May 2, 2013
What evil influences drove two teenagers on a killing rampage taking innocent life with out mercy, and leaving a community in total despair and chaos? It's unexplainable. On April 20th 1999, two students, Eric Harris and Dylan Klebold, armed with four guns, ninety-nine explosives, and four knives, killed twelve students, a teacher and injured 24 students at Columbine High School, Littleton, Colorado. In this essay, I will discuss the aftermath of this tragic and senseless crime, and how a hurting community in despair pulled together to find a way to heal and move forward with life in spite of their grief, pain and loss.
Columbine has affected American life in countless ways, it has put fear in its citizens, emotionally, mentally and physically. It has changed the way people feel about security in public places such as schools. These were two "common" teenagers, a son, a friend, a neighbor, whom for some unexplainable reason became cold blooded killers. For this reason, it has become harder to trust people like friends, neighbors and even family members. Due to this crime and other such as this one, a community and our country in general is left feeling uncertain about our security and the lack of protection from horrific crimes as these. The Columbine killings has left many parents worried and concerned about leaving there children anywhere especially schools; a place they thought was safe. To make matters worse, crimes like these seem to be increasing every passing year, making this a nationwide concern. Most recently, we had the Boston Marathon bombings. Again two young men, the perpetrators, killed three people and injured many lives at a public family event.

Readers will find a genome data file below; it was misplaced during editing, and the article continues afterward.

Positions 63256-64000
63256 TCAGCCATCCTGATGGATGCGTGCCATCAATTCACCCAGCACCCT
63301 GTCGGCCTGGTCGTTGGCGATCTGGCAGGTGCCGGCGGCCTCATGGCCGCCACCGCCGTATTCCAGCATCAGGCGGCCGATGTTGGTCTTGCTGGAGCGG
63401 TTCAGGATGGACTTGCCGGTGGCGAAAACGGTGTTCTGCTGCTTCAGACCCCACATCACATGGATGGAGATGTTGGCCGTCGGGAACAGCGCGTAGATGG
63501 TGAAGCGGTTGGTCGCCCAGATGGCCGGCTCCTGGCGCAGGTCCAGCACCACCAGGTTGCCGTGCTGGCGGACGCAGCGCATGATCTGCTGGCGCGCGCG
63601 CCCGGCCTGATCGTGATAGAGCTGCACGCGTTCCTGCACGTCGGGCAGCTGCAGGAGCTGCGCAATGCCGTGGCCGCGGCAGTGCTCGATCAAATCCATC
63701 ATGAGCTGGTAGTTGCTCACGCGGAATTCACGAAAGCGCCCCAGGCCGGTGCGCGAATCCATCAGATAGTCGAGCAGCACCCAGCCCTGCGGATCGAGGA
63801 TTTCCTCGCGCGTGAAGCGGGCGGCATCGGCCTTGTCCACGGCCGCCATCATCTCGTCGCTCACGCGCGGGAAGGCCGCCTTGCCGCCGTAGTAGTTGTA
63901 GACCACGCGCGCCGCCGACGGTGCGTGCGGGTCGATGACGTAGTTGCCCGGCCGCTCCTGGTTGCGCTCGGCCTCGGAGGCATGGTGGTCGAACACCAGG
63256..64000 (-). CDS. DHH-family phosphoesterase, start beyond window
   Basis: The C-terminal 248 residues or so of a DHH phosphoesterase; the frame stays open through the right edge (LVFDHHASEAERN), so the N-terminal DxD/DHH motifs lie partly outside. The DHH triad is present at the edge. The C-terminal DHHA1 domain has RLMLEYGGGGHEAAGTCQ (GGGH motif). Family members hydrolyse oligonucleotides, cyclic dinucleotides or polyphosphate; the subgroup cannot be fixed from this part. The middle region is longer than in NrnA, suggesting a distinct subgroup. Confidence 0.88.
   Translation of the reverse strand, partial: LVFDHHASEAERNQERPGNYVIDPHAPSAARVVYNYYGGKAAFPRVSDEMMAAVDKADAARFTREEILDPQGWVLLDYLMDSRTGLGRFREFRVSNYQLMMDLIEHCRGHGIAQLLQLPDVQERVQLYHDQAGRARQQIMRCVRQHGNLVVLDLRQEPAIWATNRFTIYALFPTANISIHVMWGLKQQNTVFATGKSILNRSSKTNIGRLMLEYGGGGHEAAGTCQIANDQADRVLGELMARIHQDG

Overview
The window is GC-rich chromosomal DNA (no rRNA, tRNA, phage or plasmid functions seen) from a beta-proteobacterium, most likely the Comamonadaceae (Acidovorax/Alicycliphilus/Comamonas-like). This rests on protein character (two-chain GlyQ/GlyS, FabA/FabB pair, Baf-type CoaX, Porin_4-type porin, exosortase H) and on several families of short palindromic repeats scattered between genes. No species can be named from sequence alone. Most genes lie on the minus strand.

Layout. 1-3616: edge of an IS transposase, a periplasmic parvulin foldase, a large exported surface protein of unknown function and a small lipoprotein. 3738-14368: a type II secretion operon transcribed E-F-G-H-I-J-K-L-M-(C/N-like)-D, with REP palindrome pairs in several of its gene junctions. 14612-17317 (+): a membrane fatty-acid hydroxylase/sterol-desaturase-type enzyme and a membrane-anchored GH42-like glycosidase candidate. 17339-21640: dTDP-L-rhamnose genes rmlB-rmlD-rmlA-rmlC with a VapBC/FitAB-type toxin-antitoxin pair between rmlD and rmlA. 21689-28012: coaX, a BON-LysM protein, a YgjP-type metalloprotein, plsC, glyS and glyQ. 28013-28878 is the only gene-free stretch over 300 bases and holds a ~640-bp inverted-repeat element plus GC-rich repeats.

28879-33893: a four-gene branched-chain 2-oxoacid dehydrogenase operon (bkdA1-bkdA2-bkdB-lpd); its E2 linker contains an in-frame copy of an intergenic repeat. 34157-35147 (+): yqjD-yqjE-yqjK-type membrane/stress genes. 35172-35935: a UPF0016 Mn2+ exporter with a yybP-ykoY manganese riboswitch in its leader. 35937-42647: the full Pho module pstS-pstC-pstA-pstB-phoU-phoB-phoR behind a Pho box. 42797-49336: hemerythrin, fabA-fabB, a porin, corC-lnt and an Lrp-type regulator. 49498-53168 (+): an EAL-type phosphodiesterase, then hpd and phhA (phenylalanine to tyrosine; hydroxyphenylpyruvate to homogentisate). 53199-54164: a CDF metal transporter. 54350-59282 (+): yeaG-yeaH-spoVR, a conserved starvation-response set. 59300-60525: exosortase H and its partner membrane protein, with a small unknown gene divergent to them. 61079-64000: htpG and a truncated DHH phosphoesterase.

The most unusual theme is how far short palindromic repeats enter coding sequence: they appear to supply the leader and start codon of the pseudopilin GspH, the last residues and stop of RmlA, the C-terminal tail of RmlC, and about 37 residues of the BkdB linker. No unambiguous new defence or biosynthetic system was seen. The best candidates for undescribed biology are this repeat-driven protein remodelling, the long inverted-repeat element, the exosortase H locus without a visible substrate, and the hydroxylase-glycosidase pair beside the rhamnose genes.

Columbine has left many people marked for life. They feared for their lives, they were stressed, traumatized, and uncertain about the people they trust. They are lost in thoughts with many questions without answers and full of uncertainties. How can this senseless crime be explained. You can't explain something that in no right mind can be justified. So one looks to survive it with courage, faith and the support of family and friends. Therefore, they turned to one another to help cope with this tragedy. "After enduring the tragedy, many students clung to each other and wanted to be together almost twenty-four hours a day. Yet, fearful parents wanted to be with their sons and daughters too – in realization that they could have lost their sons or daughters in the shootings."1
In spite of all the pain and the loss of precious life,